Atlassian announced today it has allied with Snyk, Mend, Lacework, Stackhawk and JFrog to make it simpler to aggregate vulnerability data within the Jira project management software that many organizations rely on to manage application development and deployment efforts.
Andrew Pankevicius, a senior product manager for Atlassian, said the collaborations will make it easier to prioritize a list of vulnerabilities that need to be addressed and for DevOps teams to automatically assign that work to a continuous integration/continuous delivery (CI/CD) pipeline. Atlassian provides those third-party integrations via an Open DevOps initiative.
These capabilities, accessible via the Security Tab in Jira, will make it simpler for DevOps teams to manage output from the multiple application security tools that have become part of a larger DevSecOps workflow, noted Pankevicius.
These additions to the Atlassian portfolio are arriving at a time when there is a lot more focus on securing software supply chains in the wake of a series of high-profile breaches. Those breaches have led to a wave of legislative proposals in the U.S. and Europe that will soon require organizations to embrace DevOps best practices to address increased potential liability that might stem from an application breach.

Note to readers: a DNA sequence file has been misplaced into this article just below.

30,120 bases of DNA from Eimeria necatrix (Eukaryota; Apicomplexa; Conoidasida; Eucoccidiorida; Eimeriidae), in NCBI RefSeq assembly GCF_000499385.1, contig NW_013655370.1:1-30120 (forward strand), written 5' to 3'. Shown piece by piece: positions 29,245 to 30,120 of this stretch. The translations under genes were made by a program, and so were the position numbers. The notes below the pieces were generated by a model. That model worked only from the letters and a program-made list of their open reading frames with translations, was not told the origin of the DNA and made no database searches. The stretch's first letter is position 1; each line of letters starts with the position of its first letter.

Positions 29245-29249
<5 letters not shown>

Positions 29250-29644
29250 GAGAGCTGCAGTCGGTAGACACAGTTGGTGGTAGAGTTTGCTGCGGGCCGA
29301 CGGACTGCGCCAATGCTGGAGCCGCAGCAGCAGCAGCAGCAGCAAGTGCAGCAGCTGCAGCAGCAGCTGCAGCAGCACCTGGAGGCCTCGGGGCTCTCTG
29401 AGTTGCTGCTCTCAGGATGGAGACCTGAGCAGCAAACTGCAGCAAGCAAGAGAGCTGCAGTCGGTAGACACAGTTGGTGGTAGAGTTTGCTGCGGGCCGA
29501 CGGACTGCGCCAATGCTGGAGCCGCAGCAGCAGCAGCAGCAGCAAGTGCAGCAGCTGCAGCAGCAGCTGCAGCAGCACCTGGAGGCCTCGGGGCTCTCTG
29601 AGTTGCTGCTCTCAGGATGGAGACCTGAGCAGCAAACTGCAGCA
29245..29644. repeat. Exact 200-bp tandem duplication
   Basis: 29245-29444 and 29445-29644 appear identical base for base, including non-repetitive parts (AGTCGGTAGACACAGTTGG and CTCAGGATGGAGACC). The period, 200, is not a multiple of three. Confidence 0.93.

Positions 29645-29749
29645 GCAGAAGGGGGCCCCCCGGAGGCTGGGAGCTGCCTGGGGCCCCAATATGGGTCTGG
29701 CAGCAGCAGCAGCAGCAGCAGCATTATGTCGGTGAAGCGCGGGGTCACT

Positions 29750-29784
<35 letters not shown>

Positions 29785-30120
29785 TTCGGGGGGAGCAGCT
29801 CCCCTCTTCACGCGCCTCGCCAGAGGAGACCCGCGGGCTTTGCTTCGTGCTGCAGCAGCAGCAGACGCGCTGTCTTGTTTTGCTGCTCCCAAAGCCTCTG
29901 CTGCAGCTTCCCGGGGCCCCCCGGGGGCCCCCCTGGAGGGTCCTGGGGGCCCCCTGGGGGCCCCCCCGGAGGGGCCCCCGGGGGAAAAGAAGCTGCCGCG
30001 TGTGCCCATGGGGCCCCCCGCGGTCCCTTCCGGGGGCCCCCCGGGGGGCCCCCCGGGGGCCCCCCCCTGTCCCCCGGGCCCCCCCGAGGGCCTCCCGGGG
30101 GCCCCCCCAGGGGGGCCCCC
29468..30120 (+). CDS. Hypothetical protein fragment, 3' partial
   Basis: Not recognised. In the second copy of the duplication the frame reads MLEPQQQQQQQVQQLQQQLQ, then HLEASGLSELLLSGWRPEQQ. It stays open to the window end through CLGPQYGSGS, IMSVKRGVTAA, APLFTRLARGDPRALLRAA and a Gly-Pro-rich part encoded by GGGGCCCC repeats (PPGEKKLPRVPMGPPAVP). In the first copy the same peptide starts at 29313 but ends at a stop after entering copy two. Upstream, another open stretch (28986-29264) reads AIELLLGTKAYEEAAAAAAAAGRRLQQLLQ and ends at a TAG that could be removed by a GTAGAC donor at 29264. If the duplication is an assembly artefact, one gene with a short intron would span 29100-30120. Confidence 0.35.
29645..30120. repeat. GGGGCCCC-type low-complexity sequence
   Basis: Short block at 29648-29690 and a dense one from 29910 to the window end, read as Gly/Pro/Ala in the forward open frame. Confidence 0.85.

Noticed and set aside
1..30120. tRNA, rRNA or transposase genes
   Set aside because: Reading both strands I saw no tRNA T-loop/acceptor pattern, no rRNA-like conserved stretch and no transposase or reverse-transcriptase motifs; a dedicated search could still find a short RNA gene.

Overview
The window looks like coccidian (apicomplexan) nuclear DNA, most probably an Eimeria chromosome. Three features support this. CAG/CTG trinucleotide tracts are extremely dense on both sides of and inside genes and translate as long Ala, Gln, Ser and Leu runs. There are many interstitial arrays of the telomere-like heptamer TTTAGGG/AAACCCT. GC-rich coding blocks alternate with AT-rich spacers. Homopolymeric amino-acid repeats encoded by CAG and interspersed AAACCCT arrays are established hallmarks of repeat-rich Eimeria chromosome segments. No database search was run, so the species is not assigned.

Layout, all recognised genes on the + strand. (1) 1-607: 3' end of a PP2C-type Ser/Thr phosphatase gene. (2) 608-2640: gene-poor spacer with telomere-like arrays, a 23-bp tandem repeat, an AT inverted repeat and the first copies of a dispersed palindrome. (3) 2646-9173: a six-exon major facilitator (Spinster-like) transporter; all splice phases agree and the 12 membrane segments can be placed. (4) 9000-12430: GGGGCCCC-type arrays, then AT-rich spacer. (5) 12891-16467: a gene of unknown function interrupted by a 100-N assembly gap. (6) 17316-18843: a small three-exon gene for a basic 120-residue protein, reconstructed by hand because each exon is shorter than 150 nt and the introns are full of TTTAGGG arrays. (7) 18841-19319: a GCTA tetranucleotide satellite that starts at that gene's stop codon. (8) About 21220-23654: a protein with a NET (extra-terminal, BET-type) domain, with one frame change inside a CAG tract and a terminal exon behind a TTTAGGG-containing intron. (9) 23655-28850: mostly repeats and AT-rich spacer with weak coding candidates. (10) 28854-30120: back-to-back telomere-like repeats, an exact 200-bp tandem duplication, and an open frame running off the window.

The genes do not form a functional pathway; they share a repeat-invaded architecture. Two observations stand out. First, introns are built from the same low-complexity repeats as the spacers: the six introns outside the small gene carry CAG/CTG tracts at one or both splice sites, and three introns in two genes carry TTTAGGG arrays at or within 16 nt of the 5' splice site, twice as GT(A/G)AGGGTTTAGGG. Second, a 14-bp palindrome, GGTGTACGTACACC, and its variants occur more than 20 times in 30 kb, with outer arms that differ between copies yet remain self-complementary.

For example, a proposed Cyber Resilience Act being negotiated by the member states of the European Union seeks to require organizations that sell internet-connected hardware platforms to ensure that their devices—and the software that runs on them—comply with cybersecurity best practices.
In the U.S., meanwhile, a National Cybersecurity Strategy proposal put forward by the Biden administration seeks to hold organizations that collect data or build software more accountable for breaches.
While both proposals are a long way from becoming the law of the land anytime soon, they are indicative of changing attitudes. Governments around the world are concluding the only way to ensure better cybersecurity is to require it. Previous suggestions made by government agencies are going to soon give way to actual mandates. As such, DevOps teams would be well-advised to get ahead of this sea change by implementing the tools and processes that inevitably will be required. As a result, many organizations are now embracing DevSecOps best practices that shift more responsibility for application security further left toward developers.
The challenge is finding the right set of cybersecurity tools that surface vulnerabilities as code is being developed to make sure context isn’t lost, said Pankevicius. Historically, cybersecurity teams have discovered vulnerabilities long after an application has been deployed in a production environment. By then, however, most developers have moved on to other projects, so remembering how a specific piece of code was developed and by whom can be a significant challenge, he noted.
There’s no doubt that when it comes to application security, a lot of progress has been made, but there is still much work to be done. The issue now is finding the best way to organize those efforts at a time when more applications are being simultaneously developed within organizations than ever.